In my last post I shared some thoughts from fellow executive members of InScribe Christian Writers’ Fellowship regarding the need for prayer. I believe God is calling me to action. The prayer trigger I’ve chosen for InScribe Christian Writers’ Fellowship (ICWF) is a pen. Every time I see a pen, I’m choosing to pray that God will work in and through members of our organization:

  • Wisdom and strength for executive members
  • His Imprint Conference April 26, 2014
  • Fall Conference September 26 & 27, 2014
  • God’s empowering for members as they write
  • Monthly word challenges
  • God will use our words to reach His target audience

Here are some quotes on prayer:

“God does nothing except in response to believing prayer.”  John Wesley

“The greatest thing anyone can do for God or man is pray.” S.D. Gordon

“Men may spurn our appeals, reject our message, oppose our arguments, despise our persons, but they are helpless against our prayers.” Sidlow Baxter

“God shapes the world by prayer. The more prayer there is in the world the better the world will be, the mightier the forces of against evil …” E.M. Bounds

“Satan does not care how many people read about prayer if only he can keep them from praying. Paul E. Billheimer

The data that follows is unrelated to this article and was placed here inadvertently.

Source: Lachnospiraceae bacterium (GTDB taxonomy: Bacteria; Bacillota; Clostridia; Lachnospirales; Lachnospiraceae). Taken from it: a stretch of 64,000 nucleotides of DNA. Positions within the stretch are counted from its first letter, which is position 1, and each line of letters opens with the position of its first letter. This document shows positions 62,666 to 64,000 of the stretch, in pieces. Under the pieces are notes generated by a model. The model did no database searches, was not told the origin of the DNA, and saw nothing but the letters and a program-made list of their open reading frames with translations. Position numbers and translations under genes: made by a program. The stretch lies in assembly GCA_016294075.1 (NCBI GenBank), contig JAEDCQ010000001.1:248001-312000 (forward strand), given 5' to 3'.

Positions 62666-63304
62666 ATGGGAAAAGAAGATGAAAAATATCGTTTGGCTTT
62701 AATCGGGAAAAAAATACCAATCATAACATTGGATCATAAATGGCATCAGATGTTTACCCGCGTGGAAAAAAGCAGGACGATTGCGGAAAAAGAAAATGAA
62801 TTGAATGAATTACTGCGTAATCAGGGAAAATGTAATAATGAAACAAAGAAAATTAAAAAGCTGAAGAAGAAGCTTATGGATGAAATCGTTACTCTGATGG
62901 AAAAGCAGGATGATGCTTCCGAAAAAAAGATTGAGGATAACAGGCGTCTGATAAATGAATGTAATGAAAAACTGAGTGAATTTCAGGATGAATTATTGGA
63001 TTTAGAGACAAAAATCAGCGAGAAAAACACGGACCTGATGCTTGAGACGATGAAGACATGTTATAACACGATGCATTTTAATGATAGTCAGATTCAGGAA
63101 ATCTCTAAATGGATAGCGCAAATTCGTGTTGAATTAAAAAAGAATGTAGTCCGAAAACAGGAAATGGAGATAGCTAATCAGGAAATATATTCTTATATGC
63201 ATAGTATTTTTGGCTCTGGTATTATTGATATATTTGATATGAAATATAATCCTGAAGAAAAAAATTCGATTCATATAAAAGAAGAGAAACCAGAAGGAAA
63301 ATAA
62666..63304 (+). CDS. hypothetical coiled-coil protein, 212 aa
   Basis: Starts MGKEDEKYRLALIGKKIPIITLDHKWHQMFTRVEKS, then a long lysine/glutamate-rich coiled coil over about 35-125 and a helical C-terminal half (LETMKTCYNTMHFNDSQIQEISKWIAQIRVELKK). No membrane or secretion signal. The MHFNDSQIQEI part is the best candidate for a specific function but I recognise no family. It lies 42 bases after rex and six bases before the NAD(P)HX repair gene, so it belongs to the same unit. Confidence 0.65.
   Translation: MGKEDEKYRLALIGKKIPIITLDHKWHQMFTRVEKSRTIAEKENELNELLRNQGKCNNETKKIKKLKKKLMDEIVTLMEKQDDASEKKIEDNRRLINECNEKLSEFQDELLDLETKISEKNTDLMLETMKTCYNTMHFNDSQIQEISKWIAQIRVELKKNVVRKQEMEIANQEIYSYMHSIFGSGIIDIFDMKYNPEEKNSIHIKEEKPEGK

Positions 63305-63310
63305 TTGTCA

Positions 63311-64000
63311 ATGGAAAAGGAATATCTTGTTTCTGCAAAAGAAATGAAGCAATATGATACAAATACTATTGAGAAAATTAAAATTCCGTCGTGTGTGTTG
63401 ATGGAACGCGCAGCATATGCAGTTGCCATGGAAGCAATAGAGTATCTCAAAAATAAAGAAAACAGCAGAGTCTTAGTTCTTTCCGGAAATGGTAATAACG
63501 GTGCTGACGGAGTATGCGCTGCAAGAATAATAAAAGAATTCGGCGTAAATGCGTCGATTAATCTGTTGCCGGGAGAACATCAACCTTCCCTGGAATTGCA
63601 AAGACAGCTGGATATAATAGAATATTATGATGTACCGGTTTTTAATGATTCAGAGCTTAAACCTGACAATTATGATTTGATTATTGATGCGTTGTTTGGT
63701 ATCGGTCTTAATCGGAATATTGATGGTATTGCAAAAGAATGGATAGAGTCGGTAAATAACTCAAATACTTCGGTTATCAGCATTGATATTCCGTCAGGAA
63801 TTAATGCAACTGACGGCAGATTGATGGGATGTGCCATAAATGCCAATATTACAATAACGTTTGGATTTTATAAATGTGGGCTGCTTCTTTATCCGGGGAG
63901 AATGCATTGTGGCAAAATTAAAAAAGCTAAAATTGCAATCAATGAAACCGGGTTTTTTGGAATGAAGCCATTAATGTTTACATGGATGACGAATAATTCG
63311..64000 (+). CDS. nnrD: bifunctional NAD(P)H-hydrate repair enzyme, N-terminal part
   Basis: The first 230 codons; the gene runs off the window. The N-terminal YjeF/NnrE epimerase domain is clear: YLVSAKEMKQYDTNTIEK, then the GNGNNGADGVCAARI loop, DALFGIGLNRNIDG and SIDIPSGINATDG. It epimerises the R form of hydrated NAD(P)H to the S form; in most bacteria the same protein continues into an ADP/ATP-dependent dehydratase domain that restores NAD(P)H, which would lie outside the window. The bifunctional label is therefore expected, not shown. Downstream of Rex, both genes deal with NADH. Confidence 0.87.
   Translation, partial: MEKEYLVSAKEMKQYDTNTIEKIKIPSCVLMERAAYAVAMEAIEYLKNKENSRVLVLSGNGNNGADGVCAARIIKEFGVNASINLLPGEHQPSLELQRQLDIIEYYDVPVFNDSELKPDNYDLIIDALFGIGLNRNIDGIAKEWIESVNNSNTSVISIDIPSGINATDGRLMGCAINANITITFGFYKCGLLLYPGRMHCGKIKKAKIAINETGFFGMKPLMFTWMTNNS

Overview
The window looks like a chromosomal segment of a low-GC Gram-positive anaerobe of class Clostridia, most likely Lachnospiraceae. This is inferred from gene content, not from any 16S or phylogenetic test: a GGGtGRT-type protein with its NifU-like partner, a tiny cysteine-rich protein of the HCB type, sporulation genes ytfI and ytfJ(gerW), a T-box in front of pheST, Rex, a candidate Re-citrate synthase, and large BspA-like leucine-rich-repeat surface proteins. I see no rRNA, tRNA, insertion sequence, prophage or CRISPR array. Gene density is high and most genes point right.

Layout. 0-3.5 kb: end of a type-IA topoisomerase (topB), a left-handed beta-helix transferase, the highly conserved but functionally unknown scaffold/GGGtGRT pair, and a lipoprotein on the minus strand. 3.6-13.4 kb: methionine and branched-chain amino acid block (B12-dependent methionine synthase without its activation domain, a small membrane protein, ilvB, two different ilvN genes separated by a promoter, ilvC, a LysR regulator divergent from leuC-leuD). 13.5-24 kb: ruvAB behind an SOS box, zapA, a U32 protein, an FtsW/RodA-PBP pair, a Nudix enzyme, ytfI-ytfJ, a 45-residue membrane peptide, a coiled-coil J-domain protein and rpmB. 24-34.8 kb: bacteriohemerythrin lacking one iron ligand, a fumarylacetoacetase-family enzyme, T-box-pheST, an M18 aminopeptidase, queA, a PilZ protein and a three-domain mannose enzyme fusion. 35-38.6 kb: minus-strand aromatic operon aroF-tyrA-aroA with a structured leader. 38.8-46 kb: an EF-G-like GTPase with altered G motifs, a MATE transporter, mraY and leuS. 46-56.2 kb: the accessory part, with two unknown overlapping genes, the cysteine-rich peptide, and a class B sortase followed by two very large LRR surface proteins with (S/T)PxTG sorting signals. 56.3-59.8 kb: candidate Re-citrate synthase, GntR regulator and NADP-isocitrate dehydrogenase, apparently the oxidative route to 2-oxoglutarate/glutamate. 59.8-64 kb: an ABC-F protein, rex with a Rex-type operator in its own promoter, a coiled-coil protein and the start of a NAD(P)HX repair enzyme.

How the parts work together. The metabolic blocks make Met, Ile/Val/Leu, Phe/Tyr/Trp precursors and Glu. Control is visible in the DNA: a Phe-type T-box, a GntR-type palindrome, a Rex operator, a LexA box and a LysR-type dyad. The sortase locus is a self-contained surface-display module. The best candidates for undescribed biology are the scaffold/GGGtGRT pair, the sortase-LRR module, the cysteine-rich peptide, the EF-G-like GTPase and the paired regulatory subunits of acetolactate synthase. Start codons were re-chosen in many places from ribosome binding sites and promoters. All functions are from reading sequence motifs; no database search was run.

“Don’t pray when you feel like it. Have an appointment with the Lord and keep it. A man is powerful on his knees.” Corrie ten Boom

“0h brother, pray; in spite of Satan, pray; spend hours in prayer; rather neglect friends than not pray; rather fast, and lose breakfast, dinner, tea, and supper – and sleep too – than not pray. And we must not talk about prayer, we must pray in right earnest. The Lord is near. He comes softly while the virgins slumber.” Andrew A. Bonar

“The men who have done the most for God in this world have been early on their knees. He who fritters away the early morning, its opportunity and freshness, in other pursuits than seeking God will make poor headway seeking Him the rest of the day. If God is not first in our thoughts and efforts in the morning, He will be in the last place the remainder of the day.” E.M. Bounds

“The prayer power has never been tried to its full capacity. If we want to see mighty wonders of divine power and grace wrought in the place of weakness, failure and disappointment, let us answer God’s standing challenge, “Call unto me, and I will answer thee, and show thee great and mighty things which thou knowest not!'” J. Hudson Taylor

“Satan trembles when he sees the weakest Christian on his knees.” William Cowper

“You may as soon find a living man that does not breath, as a living Christian that does not pray.”  Matthew Henry

“There is not in the world a kind of life more sweet and delightful than that of a continual conversation with God.” Brother Lawrence

“The one concern of the devil is to keep Christians from praying.  He fears nothing from prayerless studies, prayerless work and prayerless religion. He laughs at our toil, mocks at our wisdom, but he trembles when we pray.”  Samuel Chadwick

“The man who mobilizes the Christian church to pray will make the greatest contribution to world evangelization in history.”  Andrew Murray

Will you join me in praying for InScribe Christian Writers’ Fellowship?